The number of new Covid-19 cases has plateaued at a “disturbingly high level,” and the US is at risk from a new surge, Dr. Anthony Fauci warned on Wednesday.
While lower than the peak earlier this year, there were still more than 61,000 new cases reported on Wednesday, according to data from Johns Hopkins University. And the lack of continued significant decreases in infections is a concern, the director of the National Institute of Allergy and Infectious Diseases told CNN’s Anderson Cooper, particularly given the spread of variants.
“It’s almost a race between getting people vaccinated and this surge that seems to want to increase,” Fauci said, noting Europe is experiencing a spike much like the one experts worry about for the US.
The US is vaccinating people quickly, with more than 33% of the population — more than 112 million people — having received at least one dose of a vaccine, according to data from the Centers for Disease Control and Prevention. About a quarter of US adults — more than 66 million people — are fully vaccinated.
But the pace of getting vaccines into the arms of Americans will need to keep increasing now that the virus variant first identified in the United Kingdom, known to be more transmissible and believed to be more deadly, is the most common strain in the US, Walensky said.
To fight the variant, Fauci urged Americans to get vaccinated and stick to preventative measures.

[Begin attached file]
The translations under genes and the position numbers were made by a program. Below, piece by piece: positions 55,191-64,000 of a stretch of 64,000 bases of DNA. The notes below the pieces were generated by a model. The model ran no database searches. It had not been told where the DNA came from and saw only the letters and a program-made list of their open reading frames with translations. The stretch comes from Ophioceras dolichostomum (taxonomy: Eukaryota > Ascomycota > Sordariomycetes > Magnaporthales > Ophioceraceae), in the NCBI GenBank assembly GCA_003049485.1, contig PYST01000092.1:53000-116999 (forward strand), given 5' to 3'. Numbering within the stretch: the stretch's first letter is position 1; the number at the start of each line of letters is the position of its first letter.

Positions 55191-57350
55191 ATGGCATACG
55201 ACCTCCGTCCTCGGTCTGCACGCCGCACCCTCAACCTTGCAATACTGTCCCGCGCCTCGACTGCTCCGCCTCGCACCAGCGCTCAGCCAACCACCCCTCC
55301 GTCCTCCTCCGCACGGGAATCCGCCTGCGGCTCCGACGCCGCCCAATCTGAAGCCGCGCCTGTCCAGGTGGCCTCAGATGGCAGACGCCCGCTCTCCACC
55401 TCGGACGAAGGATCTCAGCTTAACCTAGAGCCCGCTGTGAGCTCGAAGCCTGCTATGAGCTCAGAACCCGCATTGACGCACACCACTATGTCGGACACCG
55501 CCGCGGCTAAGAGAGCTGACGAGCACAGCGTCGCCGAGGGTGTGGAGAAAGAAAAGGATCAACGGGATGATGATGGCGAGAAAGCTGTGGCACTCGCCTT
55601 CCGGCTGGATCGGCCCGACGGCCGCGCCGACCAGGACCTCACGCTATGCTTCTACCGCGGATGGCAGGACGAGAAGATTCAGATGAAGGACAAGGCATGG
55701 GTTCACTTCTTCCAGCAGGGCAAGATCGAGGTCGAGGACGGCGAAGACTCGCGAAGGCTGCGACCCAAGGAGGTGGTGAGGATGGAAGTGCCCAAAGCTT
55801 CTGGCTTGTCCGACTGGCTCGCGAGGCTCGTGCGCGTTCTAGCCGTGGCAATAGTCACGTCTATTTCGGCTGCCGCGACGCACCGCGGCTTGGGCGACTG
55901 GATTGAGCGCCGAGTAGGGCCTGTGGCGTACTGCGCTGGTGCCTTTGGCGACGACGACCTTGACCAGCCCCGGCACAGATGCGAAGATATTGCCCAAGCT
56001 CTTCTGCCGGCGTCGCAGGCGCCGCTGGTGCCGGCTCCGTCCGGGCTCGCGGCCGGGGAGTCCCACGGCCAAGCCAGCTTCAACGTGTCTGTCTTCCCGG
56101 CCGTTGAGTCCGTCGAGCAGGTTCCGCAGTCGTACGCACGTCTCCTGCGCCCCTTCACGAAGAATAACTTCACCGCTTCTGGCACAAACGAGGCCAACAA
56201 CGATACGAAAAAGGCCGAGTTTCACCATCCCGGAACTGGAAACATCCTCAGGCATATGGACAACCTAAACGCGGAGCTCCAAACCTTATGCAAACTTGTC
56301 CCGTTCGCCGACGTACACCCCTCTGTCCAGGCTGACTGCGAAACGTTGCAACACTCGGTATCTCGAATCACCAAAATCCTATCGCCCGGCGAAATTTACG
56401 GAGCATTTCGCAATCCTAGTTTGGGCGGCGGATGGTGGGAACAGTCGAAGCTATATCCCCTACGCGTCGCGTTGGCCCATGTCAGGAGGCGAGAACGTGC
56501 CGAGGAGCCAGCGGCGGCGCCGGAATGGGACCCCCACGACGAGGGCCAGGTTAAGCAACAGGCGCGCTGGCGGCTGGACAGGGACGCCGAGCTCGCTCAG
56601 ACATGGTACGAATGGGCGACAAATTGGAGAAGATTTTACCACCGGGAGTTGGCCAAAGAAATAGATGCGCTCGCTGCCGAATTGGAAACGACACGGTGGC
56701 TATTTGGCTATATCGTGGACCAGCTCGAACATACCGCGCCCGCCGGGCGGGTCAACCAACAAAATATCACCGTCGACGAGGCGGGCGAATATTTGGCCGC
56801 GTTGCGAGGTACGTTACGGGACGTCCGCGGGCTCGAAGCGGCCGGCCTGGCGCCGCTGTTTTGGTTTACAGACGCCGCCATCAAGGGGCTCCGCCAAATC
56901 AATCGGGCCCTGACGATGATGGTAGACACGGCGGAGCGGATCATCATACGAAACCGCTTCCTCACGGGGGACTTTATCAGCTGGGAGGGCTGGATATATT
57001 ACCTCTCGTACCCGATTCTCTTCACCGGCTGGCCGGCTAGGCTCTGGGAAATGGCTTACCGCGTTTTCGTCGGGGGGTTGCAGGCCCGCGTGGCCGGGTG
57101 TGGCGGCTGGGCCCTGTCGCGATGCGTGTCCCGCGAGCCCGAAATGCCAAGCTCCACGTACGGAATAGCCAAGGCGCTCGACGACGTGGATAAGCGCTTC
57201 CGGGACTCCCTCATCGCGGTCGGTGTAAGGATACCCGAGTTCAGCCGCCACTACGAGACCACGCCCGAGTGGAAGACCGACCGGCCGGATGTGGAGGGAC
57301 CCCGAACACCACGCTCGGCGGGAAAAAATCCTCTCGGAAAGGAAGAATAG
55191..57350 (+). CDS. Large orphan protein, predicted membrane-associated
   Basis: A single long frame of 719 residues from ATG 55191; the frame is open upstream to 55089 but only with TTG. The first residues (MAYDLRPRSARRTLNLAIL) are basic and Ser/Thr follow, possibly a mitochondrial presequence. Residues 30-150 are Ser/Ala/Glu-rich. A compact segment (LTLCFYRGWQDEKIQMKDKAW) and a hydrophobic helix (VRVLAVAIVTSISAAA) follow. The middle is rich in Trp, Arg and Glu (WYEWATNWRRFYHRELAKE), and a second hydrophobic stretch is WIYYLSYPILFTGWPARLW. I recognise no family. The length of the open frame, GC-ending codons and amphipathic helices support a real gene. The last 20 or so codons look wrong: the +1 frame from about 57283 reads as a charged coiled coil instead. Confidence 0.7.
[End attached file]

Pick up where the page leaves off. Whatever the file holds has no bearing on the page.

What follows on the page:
“Hang in there a bit longer,” he said. “Now is not the time, as I’ve said so many times, to declare victory prematurely.”
Cases skew younger
The country’s daily rate of new coronavirus cases rose over most of the last four weeks. Part of that is due to the spread of B.1.1.7 and other concerning variants, Walensky said earlier this week.
The US has averaged more than 64,760 new coronavirus cases a day over the past week — slightly lower than week prior, but still about 21% higher than two weeks ago, and more than 12% higher than four weeks ago, according to Johns Hopkins.
While many states have seen new cases decreasing, several have witnessed large increases, including North Dakota, Montana and Michigan. Each has seen an increase of more than 50% in new cases in the last 30 days compared to the 30 days prior, according to a CNN analysis of Johns Hopkins data.
Recent infections have skewed toward younger people, which Fauci said can be attributed in part to so many older people being vaccinated. More than 75% of people ages 65 years and older have received at least one shot of the Covid-19 vaccine in the US, he noted.
Dr. Leana Wen, a CNN medical analyst and former Baltimore health commissioner, agreed. She believes the country is in the middle of a fourth surge. But this surge looks different than its predecessors because many of the people most vulnerable to the coronavirus are vaccinated, she said.
“Before we would have seen a steeper rise in the number of cases followed by a steep rise in hospitalizations and deaths,” she told CNN. “This time, that’s blunted a lot because the most vulnerable are vaccinated.”
“But at the same time,” she said, “we are seeing a higher proportion of younger people who are getting ill and unfortunately getting hospitalized.”
Many students still remote as in-person learning expands